The changing global mobility landscape

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Man holding tablet while on phoneThe global mobility environment is changing quickly. Companies and their employees doing business internationally are faced with a complex web of regulations and laws. While tax law changes almost daily, wider political agendas and large-scale reforms have the potential to create new complexity and to increase costs of mobility. U.S. businesses need to be proactive in addressing trends and their impact on global mobility.

Three issues are critical to ensuring international mobility programs and global workforces are effective in delivering growth in the future.

‘Brexit’ uncertainty The United Kingdom’s withdrawal from the European Union is set for March 2019 and will create significant changes for how U.S. companies with European operations manage international mobility throughout the continent.

U.S. businesses need to plan ahead of time and, think strategically about assignments and business travel to mitigate risk and cost exposure. Companies should examine their employees on international assignments to identify:

  • Which assignments could result in immediate social security tax increases
  • Which assignment destination countries will result in higher social tax costs in the future?
  • What is the cost to the business of meeting increased employee social tax burdens on their behalf?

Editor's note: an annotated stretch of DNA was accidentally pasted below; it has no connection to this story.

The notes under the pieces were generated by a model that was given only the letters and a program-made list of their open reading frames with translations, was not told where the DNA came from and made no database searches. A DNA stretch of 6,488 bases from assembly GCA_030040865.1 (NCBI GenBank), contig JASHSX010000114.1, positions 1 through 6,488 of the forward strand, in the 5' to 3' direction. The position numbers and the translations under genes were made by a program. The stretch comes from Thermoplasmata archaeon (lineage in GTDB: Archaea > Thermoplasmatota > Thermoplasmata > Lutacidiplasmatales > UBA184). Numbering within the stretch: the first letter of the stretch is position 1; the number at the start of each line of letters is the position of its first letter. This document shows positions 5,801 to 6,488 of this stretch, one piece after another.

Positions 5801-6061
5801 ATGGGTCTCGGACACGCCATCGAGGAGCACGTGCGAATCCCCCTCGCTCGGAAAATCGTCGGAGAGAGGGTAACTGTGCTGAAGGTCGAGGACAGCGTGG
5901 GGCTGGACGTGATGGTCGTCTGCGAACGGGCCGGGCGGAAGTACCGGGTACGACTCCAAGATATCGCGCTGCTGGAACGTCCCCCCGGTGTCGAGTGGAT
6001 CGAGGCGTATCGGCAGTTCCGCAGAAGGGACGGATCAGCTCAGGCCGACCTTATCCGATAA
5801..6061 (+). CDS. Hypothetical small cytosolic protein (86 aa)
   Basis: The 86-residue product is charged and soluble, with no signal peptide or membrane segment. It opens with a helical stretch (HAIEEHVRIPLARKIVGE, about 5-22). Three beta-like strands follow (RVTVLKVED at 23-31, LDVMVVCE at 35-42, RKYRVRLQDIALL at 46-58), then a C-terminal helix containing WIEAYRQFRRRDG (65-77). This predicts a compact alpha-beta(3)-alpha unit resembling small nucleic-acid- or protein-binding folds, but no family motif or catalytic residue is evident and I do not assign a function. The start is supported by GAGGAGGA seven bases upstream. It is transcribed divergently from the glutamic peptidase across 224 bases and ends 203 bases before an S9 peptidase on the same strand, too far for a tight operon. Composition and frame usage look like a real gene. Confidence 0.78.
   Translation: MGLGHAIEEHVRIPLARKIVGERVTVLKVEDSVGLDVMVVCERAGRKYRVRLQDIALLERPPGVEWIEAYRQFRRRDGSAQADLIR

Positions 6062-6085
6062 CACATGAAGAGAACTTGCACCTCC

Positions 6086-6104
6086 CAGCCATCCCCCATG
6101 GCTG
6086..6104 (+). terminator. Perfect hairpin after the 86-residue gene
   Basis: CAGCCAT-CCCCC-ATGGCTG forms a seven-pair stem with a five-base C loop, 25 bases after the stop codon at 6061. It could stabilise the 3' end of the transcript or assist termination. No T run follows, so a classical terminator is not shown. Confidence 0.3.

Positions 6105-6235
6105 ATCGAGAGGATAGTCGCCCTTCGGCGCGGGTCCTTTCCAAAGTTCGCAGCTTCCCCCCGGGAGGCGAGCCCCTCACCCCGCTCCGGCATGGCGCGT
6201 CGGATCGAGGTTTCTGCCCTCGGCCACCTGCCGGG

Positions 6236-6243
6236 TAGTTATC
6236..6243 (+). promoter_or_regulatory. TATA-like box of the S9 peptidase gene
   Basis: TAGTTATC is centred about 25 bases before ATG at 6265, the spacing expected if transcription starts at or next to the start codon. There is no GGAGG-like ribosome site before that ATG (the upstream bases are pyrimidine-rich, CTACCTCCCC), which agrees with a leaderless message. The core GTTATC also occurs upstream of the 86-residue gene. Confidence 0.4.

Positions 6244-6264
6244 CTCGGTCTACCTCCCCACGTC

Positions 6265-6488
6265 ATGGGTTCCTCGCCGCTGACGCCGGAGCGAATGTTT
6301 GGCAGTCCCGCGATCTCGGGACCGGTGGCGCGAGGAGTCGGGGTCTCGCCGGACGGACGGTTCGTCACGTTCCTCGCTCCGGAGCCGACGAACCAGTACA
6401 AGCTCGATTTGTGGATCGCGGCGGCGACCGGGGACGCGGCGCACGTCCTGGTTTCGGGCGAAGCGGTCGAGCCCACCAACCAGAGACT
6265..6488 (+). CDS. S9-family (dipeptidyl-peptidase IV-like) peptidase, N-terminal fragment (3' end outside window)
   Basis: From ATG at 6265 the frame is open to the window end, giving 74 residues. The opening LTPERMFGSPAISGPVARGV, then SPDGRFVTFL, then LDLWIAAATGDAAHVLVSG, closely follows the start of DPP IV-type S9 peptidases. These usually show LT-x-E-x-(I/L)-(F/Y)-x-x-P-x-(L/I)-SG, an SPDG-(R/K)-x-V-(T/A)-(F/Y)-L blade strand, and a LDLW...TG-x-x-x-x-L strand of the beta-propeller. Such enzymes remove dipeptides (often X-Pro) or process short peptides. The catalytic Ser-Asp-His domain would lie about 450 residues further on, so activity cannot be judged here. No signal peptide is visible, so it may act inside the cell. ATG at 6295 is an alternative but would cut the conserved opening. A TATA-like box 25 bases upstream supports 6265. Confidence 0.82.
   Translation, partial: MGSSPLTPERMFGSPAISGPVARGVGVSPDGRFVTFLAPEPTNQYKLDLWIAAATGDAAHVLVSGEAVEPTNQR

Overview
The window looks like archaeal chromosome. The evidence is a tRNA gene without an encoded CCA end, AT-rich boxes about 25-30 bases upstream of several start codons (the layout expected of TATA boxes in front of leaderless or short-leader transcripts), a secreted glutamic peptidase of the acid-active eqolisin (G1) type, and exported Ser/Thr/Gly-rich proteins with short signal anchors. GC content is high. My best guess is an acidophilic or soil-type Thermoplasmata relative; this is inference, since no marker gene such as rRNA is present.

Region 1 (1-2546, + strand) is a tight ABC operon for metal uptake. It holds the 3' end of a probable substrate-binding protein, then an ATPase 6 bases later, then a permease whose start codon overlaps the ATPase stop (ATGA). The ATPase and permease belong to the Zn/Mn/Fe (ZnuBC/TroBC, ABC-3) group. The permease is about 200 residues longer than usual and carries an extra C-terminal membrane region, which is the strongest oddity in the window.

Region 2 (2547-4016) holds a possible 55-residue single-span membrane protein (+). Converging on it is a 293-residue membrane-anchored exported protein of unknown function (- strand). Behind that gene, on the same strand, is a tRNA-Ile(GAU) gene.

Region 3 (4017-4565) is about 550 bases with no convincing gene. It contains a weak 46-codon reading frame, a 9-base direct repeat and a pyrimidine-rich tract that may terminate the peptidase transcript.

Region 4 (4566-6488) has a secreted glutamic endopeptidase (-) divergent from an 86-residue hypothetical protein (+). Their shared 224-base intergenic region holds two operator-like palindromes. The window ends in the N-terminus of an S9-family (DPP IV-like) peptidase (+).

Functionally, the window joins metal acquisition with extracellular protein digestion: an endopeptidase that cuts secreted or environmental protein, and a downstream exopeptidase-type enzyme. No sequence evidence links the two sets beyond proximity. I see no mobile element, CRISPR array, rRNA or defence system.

• Can assignments be restructured to benefit from the U.S. network of bilateral social totalization agreements?
  • How should assignments to the UK and EU be structured and business travel managed to avoid major cost issues?

U.S. tax reform and employee mobility On December 22, 2017 President Trump signed tax reform into law, the most significant overhaul of the tax code since 1986. The enacted changes will affect how businesses view and manage international mobility and impact the costs of deploying an international workforce. U.S. companies should be concerned with how their remuneration costs will change for U.S. employees working overseas and for those moving to the U.S. U.S. businesses pursuing an international growth strategy must consider how and where talent is deployed to ensure the return on investment is balanced.

For U.S. businesses grappling with the impact of tax reform across their operations, when looking at employee mobility, they should be addressing the following:

  • The potential impact on tax cost across an assignee population
  • Which destinations and offices offer more balanced tax cost and still achieve strategic objectives
  • Whether the right level of return on investment is still achieved where costs are increasing

International business travel and the BEPS The Organization for Economic Co-operation and Development’s Base Erosion and Profit Shifting (BEPS) Action Plan has been on the radar of multinational companies for a number of years, but the new level of potential tax consequences are still only coming into view for internationally mobile employees.

In planning for the impact of BEPS, U.S. companies should ask themselves the following:

  • Do they track the movement of an internationally mobile workforce?
  • Do they know what specific work their employees are doing overseas?
  • Do they have employees working in countries where they don’t have an entity established?

Effective mobility planning for the futureSeveral forces continue to shape employee mobility. Globalization will keep moving forward, and internationally mobile workers will continue to drive growth. At the same time, countries are enacting new laws and regulations to deal with tax, and shifting political agendas may create uncertainty and change that affects all areas of business and mobility.

Forward-thinking companies need to not only keep abreast of the changing international rules but have a proactive strategy to ensure they are deploying their people effectively and cost efficiently.